|S 14 - Fieseler Storch Fi 156C (1938-1961)|
|Page 1 (1)|
first prototypes of the German Fieseler Fi 156 Storch (”the Stork”)
flown in 1936. It was taken into service by the Luftwaffe in 1937.
Totally 2.549 Storchs of different versions were built during the war.
The braced high-wing design of the aircraft combined with an extensive
glazed cockpit gave an aircraft with unusually good fields of vision.
The aircraft had exceptional good STOL capabilities. Under favourable
conditions, the aircraft could take off in only 60 metres and land in
only 20 metres.
Swedish Air Force ordered two Storchs for evaluation, which were
delivered in the summer of 1938. The Air Force was primarily interested
in an aircraft suitable for fire direction. The Fi 156 proved itself as
a very capable aircraft and six more were ordered and delivered
dismounted by rail. The were mounted at CVM (the Central Aircraft
Workshop at Malmen). All eight aircraft were used for liaison and
reconnaissance aircraft in co-operation with the army.
1941, further twelve aircraft were ordered. The delivery was delayed.
First after negotiation with the Germans, which resulted in Sweden as a
compensation had to deliver roller bearings to Germany, twelve used
aircraft were flown to Sweden. During the war, about twenty Storchs
landed in Sweden with refugees and deserters. Six of these were taken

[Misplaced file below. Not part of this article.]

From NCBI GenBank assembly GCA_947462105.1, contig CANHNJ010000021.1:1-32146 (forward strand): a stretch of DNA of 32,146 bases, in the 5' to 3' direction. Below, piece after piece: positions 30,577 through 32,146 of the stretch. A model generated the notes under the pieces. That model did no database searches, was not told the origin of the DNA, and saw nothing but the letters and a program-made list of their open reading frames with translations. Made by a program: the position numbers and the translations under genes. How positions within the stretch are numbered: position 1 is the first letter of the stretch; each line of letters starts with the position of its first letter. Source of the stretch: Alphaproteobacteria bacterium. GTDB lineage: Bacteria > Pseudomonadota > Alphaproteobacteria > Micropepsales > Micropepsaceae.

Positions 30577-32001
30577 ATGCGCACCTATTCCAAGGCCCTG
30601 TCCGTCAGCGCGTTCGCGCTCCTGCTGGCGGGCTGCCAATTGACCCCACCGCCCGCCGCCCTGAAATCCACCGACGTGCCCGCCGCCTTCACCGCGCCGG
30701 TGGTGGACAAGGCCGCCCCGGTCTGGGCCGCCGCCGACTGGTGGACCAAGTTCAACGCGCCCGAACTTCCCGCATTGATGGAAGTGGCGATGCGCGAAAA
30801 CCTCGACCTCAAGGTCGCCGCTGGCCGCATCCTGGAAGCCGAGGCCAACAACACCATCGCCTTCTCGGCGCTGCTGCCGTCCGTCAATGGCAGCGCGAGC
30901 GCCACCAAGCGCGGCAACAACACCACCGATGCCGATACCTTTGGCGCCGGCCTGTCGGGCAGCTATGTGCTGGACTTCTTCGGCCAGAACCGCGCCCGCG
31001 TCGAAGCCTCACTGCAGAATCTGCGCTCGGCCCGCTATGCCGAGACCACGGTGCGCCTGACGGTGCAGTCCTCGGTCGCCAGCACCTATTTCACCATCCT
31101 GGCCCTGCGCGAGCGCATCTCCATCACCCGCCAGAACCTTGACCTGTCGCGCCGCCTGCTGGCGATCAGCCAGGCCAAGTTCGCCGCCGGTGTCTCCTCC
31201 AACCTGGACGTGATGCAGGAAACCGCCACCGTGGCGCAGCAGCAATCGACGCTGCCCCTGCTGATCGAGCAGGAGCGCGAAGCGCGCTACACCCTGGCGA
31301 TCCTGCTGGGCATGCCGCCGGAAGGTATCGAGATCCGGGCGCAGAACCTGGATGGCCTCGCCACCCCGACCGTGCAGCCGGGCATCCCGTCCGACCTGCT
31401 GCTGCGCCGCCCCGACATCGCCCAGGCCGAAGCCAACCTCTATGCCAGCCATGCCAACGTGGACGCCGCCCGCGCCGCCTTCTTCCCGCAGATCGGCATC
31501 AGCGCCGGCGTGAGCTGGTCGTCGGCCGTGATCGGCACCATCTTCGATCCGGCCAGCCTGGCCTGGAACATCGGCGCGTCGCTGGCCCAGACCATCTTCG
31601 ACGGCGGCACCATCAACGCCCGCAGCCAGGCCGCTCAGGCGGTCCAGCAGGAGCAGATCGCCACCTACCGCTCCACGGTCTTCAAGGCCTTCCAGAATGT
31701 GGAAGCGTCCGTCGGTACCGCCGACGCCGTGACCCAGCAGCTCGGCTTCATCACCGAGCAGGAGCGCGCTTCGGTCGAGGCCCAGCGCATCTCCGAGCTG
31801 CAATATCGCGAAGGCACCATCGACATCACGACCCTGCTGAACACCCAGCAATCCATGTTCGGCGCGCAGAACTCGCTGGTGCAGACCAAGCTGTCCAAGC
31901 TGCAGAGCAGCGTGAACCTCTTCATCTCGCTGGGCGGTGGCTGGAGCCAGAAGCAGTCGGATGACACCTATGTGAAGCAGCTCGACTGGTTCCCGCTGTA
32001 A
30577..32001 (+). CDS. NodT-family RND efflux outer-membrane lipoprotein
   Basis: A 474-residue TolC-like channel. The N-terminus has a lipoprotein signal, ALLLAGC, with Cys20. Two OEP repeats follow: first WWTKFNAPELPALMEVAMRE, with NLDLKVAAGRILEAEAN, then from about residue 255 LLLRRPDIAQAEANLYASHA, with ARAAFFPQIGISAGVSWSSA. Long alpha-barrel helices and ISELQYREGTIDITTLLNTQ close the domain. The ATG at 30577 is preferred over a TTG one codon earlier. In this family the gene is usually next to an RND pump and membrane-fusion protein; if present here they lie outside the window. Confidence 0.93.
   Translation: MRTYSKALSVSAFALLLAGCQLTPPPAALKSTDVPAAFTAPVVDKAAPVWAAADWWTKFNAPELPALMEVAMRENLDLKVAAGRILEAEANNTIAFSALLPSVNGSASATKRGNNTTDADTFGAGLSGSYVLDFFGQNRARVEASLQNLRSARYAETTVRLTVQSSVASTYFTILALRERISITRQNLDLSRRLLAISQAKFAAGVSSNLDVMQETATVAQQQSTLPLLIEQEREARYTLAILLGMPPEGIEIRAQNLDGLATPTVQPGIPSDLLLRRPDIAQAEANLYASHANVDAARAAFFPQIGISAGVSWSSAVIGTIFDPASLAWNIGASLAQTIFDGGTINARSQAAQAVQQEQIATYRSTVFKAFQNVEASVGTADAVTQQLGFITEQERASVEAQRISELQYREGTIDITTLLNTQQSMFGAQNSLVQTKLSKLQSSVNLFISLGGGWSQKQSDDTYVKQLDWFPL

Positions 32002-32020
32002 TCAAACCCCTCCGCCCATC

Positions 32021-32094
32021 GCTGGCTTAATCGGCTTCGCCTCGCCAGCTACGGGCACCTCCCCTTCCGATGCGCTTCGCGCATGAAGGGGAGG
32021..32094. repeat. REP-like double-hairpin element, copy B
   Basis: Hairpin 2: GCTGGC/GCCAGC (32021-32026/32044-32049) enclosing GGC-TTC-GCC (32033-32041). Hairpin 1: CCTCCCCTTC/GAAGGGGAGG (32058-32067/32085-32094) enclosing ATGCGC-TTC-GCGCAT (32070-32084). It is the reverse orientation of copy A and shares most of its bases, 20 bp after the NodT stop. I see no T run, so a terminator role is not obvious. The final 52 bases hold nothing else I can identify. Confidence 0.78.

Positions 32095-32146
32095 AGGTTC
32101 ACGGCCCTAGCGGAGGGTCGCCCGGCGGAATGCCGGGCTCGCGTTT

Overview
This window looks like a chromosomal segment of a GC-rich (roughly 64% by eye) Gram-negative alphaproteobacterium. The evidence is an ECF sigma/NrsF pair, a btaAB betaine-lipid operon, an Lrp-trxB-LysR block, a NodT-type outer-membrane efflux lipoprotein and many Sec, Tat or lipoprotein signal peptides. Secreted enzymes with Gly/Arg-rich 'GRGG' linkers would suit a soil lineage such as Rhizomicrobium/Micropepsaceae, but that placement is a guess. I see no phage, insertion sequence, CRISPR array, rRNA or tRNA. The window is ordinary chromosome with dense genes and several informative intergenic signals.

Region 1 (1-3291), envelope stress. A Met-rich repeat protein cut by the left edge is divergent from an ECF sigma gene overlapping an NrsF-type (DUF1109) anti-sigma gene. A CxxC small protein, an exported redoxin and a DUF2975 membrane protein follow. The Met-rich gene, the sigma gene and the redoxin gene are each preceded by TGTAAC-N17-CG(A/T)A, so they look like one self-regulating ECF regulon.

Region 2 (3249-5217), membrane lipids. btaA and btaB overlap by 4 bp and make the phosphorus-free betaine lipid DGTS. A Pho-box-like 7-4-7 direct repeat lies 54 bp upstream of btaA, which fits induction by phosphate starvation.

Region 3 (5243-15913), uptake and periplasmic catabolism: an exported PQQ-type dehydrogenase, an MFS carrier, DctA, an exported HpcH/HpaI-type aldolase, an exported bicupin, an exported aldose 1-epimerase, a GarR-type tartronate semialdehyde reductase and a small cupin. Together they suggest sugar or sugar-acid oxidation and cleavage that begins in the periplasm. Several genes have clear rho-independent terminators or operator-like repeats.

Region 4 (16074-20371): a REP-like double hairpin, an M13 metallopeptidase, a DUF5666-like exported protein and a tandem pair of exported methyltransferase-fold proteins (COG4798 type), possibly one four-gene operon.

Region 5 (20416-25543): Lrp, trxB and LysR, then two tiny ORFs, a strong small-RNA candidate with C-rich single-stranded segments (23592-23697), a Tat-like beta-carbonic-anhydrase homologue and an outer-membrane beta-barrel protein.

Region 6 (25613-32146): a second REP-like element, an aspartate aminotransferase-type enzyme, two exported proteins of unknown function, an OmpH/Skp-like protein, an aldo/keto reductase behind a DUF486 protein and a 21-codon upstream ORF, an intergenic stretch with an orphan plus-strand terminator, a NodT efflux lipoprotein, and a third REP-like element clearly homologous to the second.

over by the Air Force.
first two delivered aircraft were of the variant Fi 156C-1. They got the
designation P 4 (”P” =
Prov = Test) but it was soon changed to S
14. It was powered by the Argus As 10 engine of 270 hp.
next batch of six aircraft were designated S
14A. Also this variant had the Argus As 10 engine.
last purchased (used) twelve Storchs were of the Fi 156Ca-3 standard and
got the designation S 14B.
six emergency landed S 14s
were of the type Fi 156C-3/Trop - the tropical version intended for the
German campaign in Africa. Totally 26 Storchs served in the Swedish Air
the end of WWII, the German Army left the northern Norway southwards,
after destroying all that could be destroyed. A lot of destitute
refugees fled to Sweden over the high mountains in the winter of
1944-1945. Also refugees of other nationalities fled from German prison.
Many died in the hard cold and the snow storms above the Artic Circle,
when the sun never raises during the winter. To help the refugees to
survive, a detachment of four S 14 was formed at the town Kiruna. During
the winter months, 120 people were saved.
S 14 is preserved by using parts from two airframes. It is exhibited at Flygvapenmuseum
(photo above) and carries the (fictive) number 3812.
Length: 9,90 m. Span: 14,25 m. MTOW (S 14A): 1.320 kg. Max. speed (S 14 A): 175 km/h.
|Squadron code 21 of Reconnaissance Wing F 11 at Nyköping|
|Advertisement from Handbuch der Luftfahrt Jahrgang 1937-38|
© Lars Henriksson